Thursday, December 26, 2013

December has marched along in its usual frenetic style with Christmas and holiday parties combined with shopping and working all dressed up in twinkling lights, sparkling ornaments, ribbons and bows and before we know it, Christmas, with a chaser of New Year's, is over and the dark days of winter settle in.  Well, not really-- not if you count the twelve days of Christmas meticulously itemized in the grand old Christmas Carol, "The Twelve Days of Christmas."   This lovely, old, and very recognizable song was first published in 1780 in England but is thought to be of French origin and sprang out of the Catholic tradition.

When I was little, and really until only a few years ago, I thought it was a charming old nursery rhyme that perhaps children of centuries ago used to sing and dream about at Christmas time.  After all, there was no Walmart or Target, but I have come to find out that all of the gifts that seem to get bigger and grander as the song progresses, is packed with hidden meanings that describe the bones of the Christian faith.

This year, just before Christmas, my sister Chris had me running all over Northern Virginia collecting and sending to her the "Twelve Days of Christmas" ornaments she had started buying when she was here visiting back in October, making my Christmas rush all the more rushed.   Of course, I, the more rational one of the two of us, bought a complete set for me, to begin with, in order to save myself from running around.

In the midst of all of this, my friend Judy sent through this reminder of what the Christmas season is really about through an email message that had been circulating.  It explains this lovely old French/English/Catholic based Christmas carol, "The Twelve Days of Christmas" which begins on Christmas Day--the first day of Christmas-and it goes like this...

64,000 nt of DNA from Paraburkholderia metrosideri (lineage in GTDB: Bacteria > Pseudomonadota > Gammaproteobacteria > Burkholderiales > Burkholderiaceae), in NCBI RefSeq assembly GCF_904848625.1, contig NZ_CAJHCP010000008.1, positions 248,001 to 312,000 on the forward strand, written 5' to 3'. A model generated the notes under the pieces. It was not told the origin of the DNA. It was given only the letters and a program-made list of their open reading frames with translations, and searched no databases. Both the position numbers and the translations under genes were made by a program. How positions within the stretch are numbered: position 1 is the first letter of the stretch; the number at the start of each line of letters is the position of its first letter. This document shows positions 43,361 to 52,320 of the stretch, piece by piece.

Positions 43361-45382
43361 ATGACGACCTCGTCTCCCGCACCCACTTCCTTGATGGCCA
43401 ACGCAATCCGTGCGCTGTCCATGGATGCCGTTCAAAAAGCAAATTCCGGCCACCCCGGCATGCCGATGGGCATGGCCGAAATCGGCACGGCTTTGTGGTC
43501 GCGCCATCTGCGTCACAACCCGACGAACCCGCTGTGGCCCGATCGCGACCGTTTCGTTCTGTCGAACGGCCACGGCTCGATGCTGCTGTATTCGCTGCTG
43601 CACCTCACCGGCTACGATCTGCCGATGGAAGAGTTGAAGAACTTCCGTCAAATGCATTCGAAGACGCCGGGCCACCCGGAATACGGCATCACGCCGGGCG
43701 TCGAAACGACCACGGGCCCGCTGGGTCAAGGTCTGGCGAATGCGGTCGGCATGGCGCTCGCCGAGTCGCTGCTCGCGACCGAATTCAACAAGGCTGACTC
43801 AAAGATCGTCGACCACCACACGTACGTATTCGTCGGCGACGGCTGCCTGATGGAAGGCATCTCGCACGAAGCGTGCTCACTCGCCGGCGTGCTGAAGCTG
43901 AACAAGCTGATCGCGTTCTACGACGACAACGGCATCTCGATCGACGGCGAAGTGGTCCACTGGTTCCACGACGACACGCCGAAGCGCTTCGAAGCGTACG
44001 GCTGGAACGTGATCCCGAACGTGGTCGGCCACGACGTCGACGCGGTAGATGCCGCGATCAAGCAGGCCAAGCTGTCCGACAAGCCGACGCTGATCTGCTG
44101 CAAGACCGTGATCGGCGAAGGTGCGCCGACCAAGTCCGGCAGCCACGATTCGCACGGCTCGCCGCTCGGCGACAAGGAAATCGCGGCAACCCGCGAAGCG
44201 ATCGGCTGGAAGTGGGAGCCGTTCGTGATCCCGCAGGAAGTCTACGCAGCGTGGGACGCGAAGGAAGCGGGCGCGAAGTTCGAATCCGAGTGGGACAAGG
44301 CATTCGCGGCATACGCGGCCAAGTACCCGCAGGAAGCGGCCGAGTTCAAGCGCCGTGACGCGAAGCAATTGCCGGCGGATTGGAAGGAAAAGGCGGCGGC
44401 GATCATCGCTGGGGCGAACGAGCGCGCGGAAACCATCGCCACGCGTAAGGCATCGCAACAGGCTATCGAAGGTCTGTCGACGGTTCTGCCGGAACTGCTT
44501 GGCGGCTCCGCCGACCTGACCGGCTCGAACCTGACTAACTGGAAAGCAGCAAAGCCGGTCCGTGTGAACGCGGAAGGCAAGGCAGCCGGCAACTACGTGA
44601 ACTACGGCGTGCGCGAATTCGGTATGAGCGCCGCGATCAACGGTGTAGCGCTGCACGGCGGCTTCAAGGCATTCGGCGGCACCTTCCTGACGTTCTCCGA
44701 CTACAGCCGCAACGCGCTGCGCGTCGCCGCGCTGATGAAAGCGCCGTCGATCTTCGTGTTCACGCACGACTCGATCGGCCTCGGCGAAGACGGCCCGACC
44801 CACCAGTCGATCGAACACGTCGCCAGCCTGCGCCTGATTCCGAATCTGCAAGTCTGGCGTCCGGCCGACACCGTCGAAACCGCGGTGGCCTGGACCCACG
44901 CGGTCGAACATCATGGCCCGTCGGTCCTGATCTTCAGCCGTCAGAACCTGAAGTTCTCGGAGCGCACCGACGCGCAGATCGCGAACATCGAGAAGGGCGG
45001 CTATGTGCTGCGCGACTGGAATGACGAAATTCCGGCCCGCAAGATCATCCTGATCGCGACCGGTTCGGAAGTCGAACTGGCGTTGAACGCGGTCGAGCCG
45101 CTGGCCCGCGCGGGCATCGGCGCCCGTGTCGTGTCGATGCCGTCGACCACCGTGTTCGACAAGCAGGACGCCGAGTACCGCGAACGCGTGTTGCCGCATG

1. The partridge in a pear tree represents the Baby Jesus.

2. Two turtle doves are the Old and New Testaments.

Have you ever noticed that deer are NOT mentioned in this song?
3. Three French hens stand for faith, hope and love.

4. The four calling birds are the four Gospels of Matthew, Mark, Luke and John.

5. Five golden rings recall the Torah or law which are the first five books of the Old Testament.

6. Six geese a-laying stands for the six days it took God to create heaven and earth.

7. Seven swans a-swimming represent the seven-fold gifts of the Holy Spirit; Prophesy, Serving,Teaching, Exhortation,Contribution, Leadership and Mercy.

8. The eight maids a a-milking are the eight Beatitudes.

9. Nine ladies dancing represents the nine fruits of the Holy Spirit; love, peace, joy, patience, kindness, goodness, gentleness, faithfulness and self-control.

10. Ten lords a-leaping are the Ten Commandments.

11. Eleven pipers stand for the eleven faithful disciples.

12. And finally--The twelve drummers drumming symbolize the twelve points of Christian belief in the apostles Creed.

And, of course, "my true love" is our Gracious and Loving God!

So, on this second day of Christmas, as we all rush back to the stores to return and exchange gifts (although I'm pretty sure two turtle doves will not be among those items) then come home to clean up from yesterdays festivities and resume our busy lives, perhaps we can appreciate some of these greatest of gifts that define the Christian faith!  Now, I have to go and find yet another "Twelve Days of Christmas" ornament that Chris did not get while she was here, sighhhhhh.  I wish you a Merry Christmas and Happy New Year and maybe a couple of golden rings, too!

Monday, December 2, 2013

It's Christmas Tree Time

Welcome to the Blooming Hill Christmas Tree preview!

'Tis the season to decorate a tree with tinsel and garland and pretty glass balls that sparkle among flickering lights, reminding us of how beautiful, not bleak, this winter season is, in so many ways.

How he gets that ribbon to cascade and twirl at the same time is beyond me!